|Shrek (Andrew Ross) confronts Lord Farquaad in "Shrek The Musical" (Photo by David Allen)|
Foothill Music Theatre’s production of “Shrek The Musical” has a lot to like.
In this fanciful tale, based on the 2001 DreamWorks animated film, the ogre is the good guy, a donkey talks, a dragon sings, a princess finds true love, and fairy tale characters unite against their oppressor.
FMT delivers the goods with imaginative costumes by Julie Engelbrecht, lively choreography by Riette Burdick (with a tap number by Deb Leamy) and solid musical accompaniment by music director-keyboardist Rick Reynolds and 12 other instrumentalists.
In this story from a book by William Steig, Shrek the ogre (Andrew Ross) finds his comfortable solitude interrupted by fairy tale characters. They have been banished from Duloc, their homeland, by the evil, height-challenged Lord Farquaad (Joey McDaniel).
To get rid of them, Shrek agrees to confront Farquaad. As he travels toward Duloc, he’s joined by the garrulous Donkey (Nick Kenrick).
When they get to Duloc, Farquaad promises to deed Shrek’s swamp homeland to him if Shrek rescues Princess Fiona (Jocelyn Pickett), whom Farquaad wants to marry so that he can become king.
However, she’s imprisoned in a tower guarded by Dragon and molten lava.
Here’s where some theatrical magic appears. Dragon is a long puppet maneuvered from beneath by four people and sweetly voiced by Jennifer Martinelli.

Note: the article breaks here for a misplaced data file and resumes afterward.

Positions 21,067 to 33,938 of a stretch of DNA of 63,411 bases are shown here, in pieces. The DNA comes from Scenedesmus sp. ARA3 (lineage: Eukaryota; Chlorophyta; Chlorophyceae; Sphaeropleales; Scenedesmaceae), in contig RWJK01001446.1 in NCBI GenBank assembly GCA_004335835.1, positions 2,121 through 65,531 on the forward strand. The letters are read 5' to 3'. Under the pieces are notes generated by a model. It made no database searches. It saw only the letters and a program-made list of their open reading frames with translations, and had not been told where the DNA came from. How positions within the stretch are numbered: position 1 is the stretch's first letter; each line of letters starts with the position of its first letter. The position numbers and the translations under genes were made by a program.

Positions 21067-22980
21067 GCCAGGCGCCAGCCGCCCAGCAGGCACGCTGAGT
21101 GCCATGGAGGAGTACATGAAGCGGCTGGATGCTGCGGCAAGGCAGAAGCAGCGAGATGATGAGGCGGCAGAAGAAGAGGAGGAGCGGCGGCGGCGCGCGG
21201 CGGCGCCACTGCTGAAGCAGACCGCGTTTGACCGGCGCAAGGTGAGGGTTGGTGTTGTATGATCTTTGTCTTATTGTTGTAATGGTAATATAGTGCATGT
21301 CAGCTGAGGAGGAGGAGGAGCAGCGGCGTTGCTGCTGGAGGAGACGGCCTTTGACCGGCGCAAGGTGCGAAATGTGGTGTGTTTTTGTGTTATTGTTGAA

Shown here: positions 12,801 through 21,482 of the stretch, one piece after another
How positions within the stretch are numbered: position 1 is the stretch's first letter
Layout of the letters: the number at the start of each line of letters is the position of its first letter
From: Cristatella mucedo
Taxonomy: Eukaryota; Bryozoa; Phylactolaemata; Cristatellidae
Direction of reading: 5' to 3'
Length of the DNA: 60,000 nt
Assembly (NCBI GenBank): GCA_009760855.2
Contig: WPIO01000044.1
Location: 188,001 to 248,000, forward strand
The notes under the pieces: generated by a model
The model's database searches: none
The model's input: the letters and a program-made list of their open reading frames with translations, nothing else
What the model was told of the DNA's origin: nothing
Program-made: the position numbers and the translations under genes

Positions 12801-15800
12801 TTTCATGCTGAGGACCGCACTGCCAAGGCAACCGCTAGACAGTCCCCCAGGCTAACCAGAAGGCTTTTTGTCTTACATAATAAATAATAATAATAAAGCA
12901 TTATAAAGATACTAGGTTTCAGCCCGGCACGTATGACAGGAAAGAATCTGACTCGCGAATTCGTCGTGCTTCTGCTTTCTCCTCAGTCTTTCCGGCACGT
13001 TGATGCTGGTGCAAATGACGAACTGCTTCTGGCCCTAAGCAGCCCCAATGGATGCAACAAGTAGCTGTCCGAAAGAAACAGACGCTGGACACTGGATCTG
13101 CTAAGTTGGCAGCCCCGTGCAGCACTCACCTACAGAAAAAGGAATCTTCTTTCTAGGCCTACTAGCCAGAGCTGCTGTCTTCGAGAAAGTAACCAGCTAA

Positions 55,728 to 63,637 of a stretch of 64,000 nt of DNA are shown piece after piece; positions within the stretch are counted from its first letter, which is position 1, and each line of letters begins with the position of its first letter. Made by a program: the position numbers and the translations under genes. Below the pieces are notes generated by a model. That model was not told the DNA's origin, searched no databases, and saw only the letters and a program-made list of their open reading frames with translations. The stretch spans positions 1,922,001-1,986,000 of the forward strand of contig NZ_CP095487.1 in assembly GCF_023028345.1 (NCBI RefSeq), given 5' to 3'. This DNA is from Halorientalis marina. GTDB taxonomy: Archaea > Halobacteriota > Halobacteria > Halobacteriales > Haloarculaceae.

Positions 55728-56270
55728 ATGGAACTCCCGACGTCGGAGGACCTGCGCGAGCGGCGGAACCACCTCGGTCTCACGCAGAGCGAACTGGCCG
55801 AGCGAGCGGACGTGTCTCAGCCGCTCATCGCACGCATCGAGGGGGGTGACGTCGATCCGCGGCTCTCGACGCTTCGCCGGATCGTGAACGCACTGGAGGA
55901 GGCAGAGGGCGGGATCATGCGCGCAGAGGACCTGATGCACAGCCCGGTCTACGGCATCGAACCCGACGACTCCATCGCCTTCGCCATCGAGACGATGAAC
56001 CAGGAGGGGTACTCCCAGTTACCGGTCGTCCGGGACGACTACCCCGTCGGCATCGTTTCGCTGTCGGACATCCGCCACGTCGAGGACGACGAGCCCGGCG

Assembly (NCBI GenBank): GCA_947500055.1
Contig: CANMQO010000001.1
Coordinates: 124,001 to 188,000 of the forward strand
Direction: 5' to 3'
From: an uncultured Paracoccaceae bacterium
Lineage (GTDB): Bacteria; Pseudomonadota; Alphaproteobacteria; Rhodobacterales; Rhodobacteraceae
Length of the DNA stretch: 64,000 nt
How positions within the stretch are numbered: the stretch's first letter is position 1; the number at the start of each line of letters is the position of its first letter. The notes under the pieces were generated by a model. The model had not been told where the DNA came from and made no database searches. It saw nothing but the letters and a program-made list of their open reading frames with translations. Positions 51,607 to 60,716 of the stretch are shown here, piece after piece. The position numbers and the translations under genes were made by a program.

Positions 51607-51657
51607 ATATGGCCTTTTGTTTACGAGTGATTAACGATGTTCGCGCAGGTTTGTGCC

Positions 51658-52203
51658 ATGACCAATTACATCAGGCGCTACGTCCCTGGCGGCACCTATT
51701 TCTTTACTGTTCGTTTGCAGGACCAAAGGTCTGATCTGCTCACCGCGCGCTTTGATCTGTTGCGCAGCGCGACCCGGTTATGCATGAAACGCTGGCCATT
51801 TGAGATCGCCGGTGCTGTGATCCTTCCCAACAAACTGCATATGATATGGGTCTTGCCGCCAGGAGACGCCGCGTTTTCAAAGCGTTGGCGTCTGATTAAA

Though she’s in the pit, it sounds as if she’s actually inside the puppet, thanks to Andrew Heller’s sound design. Dragon’s threat is erased when she and Donkey become chummy.
After that, Fiona is rescued. She and Shrek are attracted to each other, but a misunderstanding brings her perilously close to a big mistake until Donkey discovers and reveals her secret. Happy ending.
Among the principals the standouts are Ross as the low-key, likeable Shrek; McDaniel as the hilarious, strutting Farquaad; and Pickett as the complicated Princess Fiona.
On the other hand, director Milissa Carey allows Kenrick’s Donkey to be too annoying and animated and some of the fairy tale characters too shrill. There’s also a juvenile scene involving prolonged belches and flatulence.
Back on the plus side, Carey does a good job of helping all in the large cast to embody their characters. Also among the pluses are David Lindsay-Abaire’s book and lyrics along with Jeanine Tesori’s ear-pleasing music, augmented by Neil Diamond’s familiar “I’m a Believer” at the end.
The flexible set is by Lynn Grant with lighting by Michael Ramsaur.
Running just over two and a half hours with an intermission, “Shrek The Musical” offers a mix of pluses and minuses, but most of the opening night audience, which had many young people, seemed to enjoy it.
And as Carey notes in the program, the show “is a story of being different, learning to be proud of you as you are … (and) a celebration of our diversity.”
It will continue through Aug. 6 in the Smithwick Theatre at Foothill College, 12345 El Monte Road, Los Altos Hills. For tickets and information, call (650) 949-7360 or visit www.foothill.edu/theatre.